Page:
Columbus, Ohio, Oct. 27, 1906.
To the Editor:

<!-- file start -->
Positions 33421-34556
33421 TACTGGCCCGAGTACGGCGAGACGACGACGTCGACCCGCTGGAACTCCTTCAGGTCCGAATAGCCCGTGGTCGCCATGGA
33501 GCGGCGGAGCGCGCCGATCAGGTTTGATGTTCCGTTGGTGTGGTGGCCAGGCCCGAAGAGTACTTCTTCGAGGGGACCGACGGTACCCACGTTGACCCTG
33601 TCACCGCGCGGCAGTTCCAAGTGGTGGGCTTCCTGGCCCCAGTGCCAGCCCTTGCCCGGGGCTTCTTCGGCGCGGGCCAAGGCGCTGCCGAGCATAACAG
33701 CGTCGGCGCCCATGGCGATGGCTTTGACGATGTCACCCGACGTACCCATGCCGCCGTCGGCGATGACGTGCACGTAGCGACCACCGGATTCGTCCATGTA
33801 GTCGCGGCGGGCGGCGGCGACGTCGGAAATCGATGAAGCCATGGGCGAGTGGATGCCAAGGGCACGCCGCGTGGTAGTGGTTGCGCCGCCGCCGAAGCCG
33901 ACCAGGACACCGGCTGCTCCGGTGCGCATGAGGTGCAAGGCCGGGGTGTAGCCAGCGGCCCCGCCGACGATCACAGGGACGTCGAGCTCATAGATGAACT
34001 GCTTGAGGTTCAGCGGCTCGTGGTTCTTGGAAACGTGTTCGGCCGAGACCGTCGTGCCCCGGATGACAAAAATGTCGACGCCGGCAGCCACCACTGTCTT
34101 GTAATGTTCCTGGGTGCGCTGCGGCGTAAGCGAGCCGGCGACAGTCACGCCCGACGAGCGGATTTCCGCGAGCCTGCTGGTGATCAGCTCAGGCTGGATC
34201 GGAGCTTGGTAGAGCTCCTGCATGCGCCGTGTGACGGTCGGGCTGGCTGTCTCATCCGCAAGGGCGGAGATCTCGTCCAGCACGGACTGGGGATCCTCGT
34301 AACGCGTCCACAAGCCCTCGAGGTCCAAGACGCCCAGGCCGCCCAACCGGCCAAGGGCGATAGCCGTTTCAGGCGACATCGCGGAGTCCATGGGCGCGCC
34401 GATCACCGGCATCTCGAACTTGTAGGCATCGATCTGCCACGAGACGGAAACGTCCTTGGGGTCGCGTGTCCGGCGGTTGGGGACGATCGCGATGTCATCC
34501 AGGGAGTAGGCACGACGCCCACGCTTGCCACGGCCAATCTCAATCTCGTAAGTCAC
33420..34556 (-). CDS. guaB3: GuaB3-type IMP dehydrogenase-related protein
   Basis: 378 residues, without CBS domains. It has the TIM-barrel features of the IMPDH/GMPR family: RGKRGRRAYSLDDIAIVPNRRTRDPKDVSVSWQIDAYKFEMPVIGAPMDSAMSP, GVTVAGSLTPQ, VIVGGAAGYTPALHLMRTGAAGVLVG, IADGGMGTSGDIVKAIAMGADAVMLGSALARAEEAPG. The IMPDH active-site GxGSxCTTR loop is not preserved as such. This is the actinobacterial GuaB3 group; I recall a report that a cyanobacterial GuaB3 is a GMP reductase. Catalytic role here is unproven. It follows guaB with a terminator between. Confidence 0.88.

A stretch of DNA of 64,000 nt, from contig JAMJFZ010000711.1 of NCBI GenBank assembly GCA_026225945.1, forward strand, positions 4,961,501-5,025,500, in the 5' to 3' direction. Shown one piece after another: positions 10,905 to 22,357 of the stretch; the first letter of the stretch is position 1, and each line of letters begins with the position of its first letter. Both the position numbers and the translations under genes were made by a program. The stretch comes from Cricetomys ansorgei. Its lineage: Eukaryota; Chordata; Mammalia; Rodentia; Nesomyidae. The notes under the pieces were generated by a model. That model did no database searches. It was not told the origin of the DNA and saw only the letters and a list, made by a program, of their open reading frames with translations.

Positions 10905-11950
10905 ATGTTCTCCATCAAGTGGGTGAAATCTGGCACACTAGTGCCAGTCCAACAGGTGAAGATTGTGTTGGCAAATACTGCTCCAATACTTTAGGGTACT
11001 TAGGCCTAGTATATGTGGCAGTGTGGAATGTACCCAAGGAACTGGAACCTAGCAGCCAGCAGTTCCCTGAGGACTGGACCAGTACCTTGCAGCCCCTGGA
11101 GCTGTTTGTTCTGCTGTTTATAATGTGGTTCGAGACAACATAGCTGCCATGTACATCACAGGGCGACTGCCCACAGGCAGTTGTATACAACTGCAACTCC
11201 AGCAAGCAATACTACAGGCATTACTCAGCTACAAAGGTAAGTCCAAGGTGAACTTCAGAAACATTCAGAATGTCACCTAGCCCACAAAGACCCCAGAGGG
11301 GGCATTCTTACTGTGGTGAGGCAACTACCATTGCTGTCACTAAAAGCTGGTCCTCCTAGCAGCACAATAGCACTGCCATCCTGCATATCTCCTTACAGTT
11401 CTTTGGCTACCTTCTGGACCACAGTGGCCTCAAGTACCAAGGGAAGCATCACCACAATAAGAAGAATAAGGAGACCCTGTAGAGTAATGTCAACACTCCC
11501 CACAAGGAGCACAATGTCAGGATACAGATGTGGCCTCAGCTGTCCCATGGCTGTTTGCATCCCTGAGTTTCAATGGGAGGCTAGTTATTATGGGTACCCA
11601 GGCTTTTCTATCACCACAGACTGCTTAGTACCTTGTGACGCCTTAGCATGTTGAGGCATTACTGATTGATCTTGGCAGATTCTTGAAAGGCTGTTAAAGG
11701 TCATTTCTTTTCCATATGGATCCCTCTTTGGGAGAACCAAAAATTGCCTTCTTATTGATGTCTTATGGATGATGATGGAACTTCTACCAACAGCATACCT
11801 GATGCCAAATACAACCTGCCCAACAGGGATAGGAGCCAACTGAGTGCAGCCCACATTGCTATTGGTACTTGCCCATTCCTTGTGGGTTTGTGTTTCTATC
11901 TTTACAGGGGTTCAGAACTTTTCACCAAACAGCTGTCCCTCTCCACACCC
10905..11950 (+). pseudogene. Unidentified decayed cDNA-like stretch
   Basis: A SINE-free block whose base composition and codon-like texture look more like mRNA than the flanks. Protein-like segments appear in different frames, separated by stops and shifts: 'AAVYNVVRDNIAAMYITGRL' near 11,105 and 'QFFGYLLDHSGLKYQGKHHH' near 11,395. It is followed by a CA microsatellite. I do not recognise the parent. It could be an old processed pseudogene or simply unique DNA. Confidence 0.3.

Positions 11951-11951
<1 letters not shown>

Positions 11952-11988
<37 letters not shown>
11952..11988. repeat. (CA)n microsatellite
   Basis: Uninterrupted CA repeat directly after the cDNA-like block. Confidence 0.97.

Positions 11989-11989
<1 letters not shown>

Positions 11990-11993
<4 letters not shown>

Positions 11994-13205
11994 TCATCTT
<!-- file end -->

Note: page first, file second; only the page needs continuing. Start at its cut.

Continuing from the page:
—In discussing any subject it is very essential that those who take part in the discussion shall agree on their definitions of the terms that are used. In this part of the country surgeons have been in the habit, I think, of limiting the diagnosis of "general" suppurative peritonitis to cases in which the entire peritoneum from the floor of the pelvis to the diaphragm is involved in the suppurative process. If the suppurative process is very limited, we have called the case one of "local" peritonitis; if the process is more widely diffused we call it "diffuse" peritonitis; but we do not use the word general unless the entire peritoneum is involved. In cases of general purulent peritonitis the process has been going on as a rule for five or six days, the abdomen is distended, peristalsis has ceased, the Hippocratic